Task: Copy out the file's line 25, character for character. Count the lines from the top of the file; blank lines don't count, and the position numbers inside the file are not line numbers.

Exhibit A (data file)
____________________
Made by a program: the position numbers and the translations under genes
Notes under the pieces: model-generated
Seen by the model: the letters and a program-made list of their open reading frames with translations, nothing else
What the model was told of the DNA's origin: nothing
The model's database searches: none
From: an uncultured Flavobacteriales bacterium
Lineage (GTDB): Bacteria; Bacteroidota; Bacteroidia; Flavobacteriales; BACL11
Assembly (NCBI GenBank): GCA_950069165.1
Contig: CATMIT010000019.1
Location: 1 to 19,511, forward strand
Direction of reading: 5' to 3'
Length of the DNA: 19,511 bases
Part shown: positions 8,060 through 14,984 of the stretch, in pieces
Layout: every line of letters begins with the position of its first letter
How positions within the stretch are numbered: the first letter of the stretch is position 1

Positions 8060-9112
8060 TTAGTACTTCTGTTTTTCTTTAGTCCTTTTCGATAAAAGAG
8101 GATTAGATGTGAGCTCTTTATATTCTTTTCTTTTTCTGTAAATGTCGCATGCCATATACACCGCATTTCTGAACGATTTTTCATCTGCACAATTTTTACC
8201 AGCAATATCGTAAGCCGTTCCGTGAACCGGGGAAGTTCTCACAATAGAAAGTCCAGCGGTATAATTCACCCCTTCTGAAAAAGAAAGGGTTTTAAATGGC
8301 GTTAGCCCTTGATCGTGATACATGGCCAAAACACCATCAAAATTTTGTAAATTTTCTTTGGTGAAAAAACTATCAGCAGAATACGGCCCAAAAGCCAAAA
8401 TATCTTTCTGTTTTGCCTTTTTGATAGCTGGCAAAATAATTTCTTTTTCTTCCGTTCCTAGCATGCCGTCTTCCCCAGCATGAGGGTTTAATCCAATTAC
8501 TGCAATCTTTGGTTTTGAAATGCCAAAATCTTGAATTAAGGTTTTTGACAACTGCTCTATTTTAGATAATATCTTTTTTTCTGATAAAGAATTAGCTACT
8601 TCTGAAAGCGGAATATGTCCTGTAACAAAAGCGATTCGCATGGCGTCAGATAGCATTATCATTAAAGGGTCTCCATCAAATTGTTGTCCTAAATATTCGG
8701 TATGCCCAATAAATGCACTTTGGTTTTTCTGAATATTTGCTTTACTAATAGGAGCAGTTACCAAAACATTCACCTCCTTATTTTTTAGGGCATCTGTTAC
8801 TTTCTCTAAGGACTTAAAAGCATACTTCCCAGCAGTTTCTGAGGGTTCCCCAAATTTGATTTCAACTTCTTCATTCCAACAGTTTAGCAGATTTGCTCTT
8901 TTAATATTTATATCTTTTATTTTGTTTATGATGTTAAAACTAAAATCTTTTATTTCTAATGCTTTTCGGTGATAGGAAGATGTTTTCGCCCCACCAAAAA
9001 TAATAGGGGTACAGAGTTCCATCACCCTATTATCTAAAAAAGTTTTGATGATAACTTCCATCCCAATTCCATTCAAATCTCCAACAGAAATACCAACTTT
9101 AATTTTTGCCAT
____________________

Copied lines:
8801 TTTCTCTAAGGACTTAAAAGCATACTTCCCAGCAGTTTCTGAGGGTTCCCCAAATTTGATTTCAACTTCTTCATTCCAACAGTTTAGCAGATTTGCTCTT